Plovdiv Roman Amphitheatre, also known as the ancient theater of Philippopolis, provides a chance to look into the past—long ago when the Roman Empire spread east. Like any respectable town in the empire, Philippopolis, as it was called then, had a theater where soldiers, citizens, and others would gather for their entertainment, including gladiatorial contests. Boasting the traditional design of Roman amphitheaters, this theater near the city center of modern Plovdiv is oriented to the south, nestled between the slopes of two hills. The 7,000-seat theater was built during the reign of Emperor Trajan, who ruled from 98 to 117 C.E. Now, 2,000 years later, the stadium still serves as a gathering place, where people come for tours, concerts, and special events. It’s one of the most visited sites on Old Town Plovdiv, the second-largest city in Bulgaria after Sofia.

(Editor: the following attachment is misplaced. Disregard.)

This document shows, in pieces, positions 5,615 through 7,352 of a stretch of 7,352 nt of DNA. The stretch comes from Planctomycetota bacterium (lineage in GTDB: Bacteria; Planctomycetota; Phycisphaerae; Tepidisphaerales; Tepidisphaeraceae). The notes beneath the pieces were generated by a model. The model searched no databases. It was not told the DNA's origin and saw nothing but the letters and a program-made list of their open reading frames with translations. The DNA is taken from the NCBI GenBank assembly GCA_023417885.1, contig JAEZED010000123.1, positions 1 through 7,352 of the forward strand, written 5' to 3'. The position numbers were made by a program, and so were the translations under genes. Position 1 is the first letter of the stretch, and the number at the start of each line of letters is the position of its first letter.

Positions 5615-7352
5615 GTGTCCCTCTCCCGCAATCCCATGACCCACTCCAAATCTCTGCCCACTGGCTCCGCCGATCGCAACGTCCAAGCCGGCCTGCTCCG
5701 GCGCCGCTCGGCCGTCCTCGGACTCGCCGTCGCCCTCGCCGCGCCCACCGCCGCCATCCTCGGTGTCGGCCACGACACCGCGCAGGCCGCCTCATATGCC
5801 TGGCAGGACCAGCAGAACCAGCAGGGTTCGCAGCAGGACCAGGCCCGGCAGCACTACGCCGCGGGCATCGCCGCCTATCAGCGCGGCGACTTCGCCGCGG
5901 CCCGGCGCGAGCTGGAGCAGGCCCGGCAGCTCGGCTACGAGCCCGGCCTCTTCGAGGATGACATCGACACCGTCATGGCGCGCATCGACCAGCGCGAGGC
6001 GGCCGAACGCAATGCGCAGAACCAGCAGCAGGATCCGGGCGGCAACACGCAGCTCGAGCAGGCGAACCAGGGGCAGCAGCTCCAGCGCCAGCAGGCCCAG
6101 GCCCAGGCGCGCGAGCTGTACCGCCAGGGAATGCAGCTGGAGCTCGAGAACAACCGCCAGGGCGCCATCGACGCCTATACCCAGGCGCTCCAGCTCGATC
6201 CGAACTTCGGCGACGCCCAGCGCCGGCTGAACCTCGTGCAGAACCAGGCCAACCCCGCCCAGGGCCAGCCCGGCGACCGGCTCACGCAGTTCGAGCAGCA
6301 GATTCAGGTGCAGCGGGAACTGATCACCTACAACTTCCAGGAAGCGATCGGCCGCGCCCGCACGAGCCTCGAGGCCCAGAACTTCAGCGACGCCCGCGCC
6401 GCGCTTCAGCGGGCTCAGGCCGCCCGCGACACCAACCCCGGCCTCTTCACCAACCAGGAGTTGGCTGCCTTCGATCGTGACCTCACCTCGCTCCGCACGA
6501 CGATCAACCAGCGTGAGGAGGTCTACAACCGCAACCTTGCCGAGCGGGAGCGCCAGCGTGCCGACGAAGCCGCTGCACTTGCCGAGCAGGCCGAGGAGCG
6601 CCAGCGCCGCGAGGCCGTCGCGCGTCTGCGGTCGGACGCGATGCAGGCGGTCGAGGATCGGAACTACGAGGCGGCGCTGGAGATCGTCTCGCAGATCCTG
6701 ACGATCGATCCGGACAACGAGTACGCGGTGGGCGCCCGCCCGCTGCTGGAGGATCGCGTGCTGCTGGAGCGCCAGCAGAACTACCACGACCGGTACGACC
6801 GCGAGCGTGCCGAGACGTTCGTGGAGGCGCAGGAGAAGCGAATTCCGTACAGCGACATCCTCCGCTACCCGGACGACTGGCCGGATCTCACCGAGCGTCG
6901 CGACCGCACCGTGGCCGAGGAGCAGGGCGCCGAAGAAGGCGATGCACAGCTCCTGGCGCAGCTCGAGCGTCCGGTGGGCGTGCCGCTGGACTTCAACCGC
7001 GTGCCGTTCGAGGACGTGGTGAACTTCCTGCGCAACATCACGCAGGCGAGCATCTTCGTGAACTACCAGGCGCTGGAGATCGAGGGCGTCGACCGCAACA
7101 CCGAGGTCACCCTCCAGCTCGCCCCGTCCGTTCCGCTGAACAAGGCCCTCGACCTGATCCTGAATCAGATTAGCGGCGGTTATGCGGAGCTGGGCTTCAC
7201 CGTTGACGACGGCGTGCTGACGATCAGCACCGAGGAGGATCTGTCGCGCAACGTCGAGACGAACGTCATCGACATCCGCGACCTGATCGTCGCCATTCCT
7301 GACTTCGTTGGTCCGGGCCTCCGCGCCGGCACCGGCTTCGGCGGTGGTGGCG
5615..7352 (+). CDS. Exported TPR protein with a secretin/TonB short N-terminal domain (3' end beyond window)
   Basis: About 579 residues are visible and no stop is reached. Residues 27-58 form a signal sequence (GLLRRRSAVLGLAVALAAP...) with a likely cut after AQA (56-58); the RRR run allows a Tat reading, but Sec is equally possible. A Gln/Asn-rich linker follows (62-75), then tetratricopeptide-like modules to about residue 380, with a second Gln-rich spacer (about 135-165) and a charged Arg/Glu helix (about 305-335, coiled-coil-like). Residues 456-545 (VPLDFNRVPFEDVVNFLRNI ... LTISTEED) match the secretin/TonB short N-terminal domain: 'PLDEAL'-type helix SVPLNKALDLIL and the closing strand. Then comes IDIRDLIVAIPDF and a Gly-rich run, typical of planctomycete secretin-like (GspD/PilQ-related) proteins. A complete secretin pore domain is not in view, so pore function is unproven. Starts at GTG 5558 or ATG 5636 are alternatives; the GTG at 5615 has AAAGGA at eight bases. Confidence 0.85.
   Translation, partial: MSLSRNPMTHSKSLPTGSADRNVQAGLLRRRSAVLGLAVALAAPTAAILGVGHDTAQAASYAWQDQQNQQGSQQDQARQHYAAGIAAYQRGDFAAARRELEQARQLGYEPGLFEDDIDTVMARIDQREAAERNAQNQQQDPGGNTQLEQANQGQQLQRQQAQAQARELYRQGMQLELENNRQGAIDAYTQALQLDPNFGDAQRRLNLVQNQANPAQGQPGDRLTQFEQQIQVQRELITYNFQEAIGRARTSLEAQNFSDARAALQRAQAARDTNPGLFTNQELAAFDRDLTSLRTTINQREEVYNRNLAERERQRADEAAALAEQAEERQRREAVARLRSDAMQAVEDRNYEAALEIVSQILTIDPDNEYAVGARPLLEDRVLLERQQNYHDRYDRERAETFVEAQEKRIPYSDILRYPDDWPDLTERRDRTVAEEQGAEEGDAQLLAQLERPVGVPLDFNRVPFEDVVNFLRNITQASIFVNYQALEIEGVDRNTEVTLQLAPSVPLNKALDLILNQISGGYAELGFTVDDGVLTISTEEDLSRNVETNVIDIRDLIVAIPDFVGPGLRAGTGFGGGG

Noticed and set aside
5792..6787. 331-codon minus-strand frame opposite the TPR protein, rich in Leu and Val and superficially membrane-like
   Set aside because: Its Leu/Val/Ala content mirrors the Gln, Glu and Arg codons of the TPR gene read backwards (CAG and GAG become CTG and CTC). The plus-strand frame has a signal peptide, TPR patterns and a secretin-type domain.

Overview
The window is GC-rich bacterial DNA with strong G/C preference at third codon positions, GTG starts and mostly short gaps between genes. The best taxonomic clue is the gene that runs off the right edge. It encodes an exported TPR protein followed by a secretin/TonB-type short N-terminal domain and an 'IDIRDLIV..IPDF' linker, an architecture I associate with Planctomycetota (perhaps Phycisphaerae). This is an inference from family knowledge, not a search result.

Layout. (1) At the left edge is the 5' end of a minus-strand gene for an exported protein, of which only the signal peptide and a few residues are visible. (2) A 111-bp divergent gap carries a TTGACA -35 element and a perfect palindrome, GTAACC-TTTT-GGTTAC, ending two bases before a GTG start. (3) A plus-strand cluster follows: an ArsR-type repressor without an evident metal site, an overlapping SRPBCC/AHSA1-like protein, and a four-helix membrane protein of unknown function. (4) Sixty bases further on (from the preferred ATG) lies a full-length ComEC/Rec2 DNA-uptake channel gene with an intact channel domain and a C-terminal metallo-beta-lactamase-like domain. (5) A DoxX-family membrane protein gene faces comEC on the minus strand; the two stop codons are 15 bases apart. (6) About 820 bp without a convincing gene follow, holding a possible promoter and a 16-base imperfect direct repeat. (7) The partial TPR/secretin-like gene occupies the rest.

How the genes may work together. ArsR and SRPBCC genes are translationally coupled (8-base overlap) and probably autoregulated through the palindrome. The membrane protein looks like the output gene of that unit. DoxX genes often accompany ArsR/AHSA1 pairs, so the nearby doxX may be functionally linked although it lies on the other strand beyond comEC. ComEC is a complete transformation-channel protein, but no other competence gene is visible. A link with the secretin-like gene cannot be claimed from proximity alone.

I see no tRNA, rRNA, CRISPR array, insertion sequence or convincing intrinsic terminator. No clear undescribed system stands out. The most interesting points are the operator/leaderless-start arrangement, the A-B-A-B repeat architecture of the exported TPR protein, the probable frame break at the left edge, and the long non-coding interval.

Considered the best-preserved ruins in Bulgaria, the Plovdiv Roman Amphitheatre underwent decades of conservation, beginning in the 1960s. This was no small feat, because of its size and the scale of its history. The seats, arranged in a semi-circle, face the old city called Philippopolis and the mountains. The upper 28 rows of seats, called the cavea, were crafted of marble. The seats near the stage, which the Romans called the orchestra seats, are arranged in the shape of a horseshoe. Just to the south, there’s a stage building, the skene, at three stories high. The proskenion, the stage itself, is flanked by marble columns and looks every inch a Roman theater. On tours, a guide can point out the inscriptions and artwork that make the theater even more special. Architecture tours are one of the most popular things to do in Plovdiv, which take you to see a stadium modeled after the one at Delphi, a Roman forum, and many churches and mosques dating from the 19th century.
Top image: e-skene (flickr), CC BY-SA 2.0